Every contractor on a construction project, including but not
limited to any public works, shall maintain adequate emergency first
aid treatment for his employees. As used in this section, "adequate"
shall be construed to mean sufficient to comply with the Federal
Occupational Safety and Health Act of 1970 (P.L. 91-596).
(a) At every place of employment where explosives are used in
the course of employment, there shall be a person licensed pursuant
to the provisions of Chapter 3 (commencing with Section 7990) of Part
9 of Division 5, to supervise and visually direct the blasting
(b) For the purposes of this section, "explosives" shall include,
but not be limited to, class A and B explosives, blasting caps,
detonating cord, and charges or projectiles used in the control of
avalanches. For the purposes of this section, "explosives" shall not
include small arms ammunition or class C explosives such as explosive
powerpacks in the form of explosive cartridges or explosive-charged
construction devices, explosive rivets, bolts, and charges for
driving pins and studs, and cartridges for explosive-actuated power
(c) This section shall not apply to persons, firms, or
corporations licensed pursuant to Part 2 (commencing with Section
12500) of Division 11 of the Health and Safety Code.
(a) The division shall develop and administer an oral and
written examination for persons using explosives, as defined in
Section 6710, while engaged in snow avalanche blasting. Any person
engaged in snow avalanche blasting shall pass this examination prior
to being licensed by the division.
(b) The division shall select an advisory committee to assist the
division in preparing the data and information for the written and
oral qualifying examination. The advisory committee shall consist of
not less than seven members, nor more than nine members, with at
least one representative from explosives manufacturers, snow
avalanche blasting consultants, the recreational snow ski industry, a
public recreation area, the California Department of Transportation,
and the division.
(a) The standards board shall, no later than December 1,
1991, adopt an occupational safety and health standard for field
sanitation. The standard shall comply with all of the following:
(1) The standard shall be at least as effective as the federal
field sanitation standard contained in Section 1928.110 of Title 29
of the Code of Federal Regulations.
(2) The standard shall be at least as effective as California
field sanitation requirements in effect as of July 1, 1990, pursuant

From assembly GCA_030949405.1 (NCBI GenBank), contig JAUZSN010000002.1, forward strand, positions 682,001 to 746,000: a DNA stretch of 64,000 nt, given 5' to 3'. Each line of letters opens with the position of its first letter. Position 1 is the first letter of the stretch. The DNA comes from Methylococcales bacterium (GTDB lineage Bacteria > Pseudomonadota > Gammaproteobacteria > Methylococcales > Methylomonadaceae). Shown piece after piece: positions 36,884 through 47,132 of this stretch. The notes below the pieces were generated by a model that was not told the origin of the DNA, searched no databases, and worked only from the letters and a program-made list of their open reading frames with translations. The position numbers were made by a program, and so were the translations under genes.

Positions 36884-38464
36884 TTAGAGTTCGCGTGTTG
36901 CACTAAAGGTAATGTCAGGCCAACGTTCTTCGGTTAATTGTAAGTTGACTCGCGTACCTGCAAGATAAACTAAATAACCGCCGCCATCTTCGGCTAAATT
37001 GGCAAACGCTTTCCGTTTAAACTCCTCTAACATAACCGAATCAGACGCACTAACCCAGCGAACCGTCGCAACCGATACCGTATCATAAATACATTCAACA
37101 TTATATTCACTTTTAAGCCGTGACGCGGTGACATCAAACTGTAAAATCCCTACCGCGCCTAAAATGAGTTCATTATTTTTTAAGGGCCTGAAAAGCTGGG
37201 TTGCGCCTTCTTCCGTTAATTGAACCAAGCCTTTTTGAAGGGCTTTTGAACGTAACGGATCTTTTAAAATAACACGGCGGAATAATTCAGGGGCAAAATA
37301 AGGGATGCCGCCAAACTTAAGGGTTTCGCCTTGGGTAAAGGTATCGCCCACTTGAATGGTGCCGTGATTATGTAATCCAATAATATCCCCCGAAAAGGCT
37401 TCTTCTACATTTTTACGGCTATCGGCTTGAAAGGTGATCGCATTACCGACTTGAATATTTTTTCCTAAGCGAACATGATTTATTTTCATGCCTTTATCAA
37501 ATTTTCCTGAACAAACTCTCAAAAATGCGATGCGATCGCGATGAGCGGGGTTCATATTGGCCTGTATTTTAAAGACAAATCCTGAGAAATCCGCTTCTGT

to Article 4 (commencing with Section 113310) of Chapter 11 of Part 6
of Division 104 of the Health and Safety Code, Article 1 (commencing
with Section 118375) of Chapter 1 of Part 15 of Division 104 of the
Health and Safety Code, and Section 2441 of this code.
(3) The standard shall apply to all agricultural places of
(4) The standard shall require that toilets are serviced and
maintained in a clean, sanitary condition and kept in good repair at
all times, including written records of that service and maintenance.
(b) Consistent with its mandatory investigation and reinspection
duties under Sections 6309, 6313, and 6320, the division shall
develop and implement a special emphasis program for enforcement of
the standard for at least two years following its adoption. Not later
than March 15, 1995, the division shall also develop a written plan
to coordinate its enforcement program with other state and local
agencies. The division shall be the lead enforcement agency. Other
state and local agencies shall cooperate with the division in the
development and implementation of the plan. The division shall report
to the Legislature, not later than January 1, 1994, on its
enforcement program. The plan shall provide for coordination between
the division and local officials in counties where the field
sanitation facilities required by the standard adopted pursuant to
subdivision (a) are registered by the county health officer or other
appropriate official of the county where the facilities are located.
The division shall establish guidelines to assist counties that
choose to register sanitation facilities pursuant to this section,
for developing service charges, fees, or assessments to defray the
costs of registering the facilities, taking into consideration the
differences between small and large employers.
(c) (1) Past violations by a fixed-site or nonfixed-site employer,
occurring anywhere in the state within the previous five years, of
one or more field sanitation regulations established pursuant to this
section, or of Section 1928.110 of Title 29 of the Code of Federal
Regulations, shall be considered for purposes of establishing whether
a current violation is a repeat violation under Section 6429.
(2) Past violations by a fixed-site or nonfixed-site employer,
occurring anywhere in the state within the previous five years, of
one or more field sanitation regulations established pursuant to this
section, Article 4 (commencing with Section 113310) of Chapter 11 of
Part 6 of Division 104 of the Health and Safety Code, Article 1
(commencing with Section 118375) of Part 15 of Division 104 of the
Health and Safety Code, or Section 2441 of this code, or of Section
1928.110 of Title 29 of the Code of Federal Regulations, shall
constitute evidence of willfulness for purposes of Section 6429.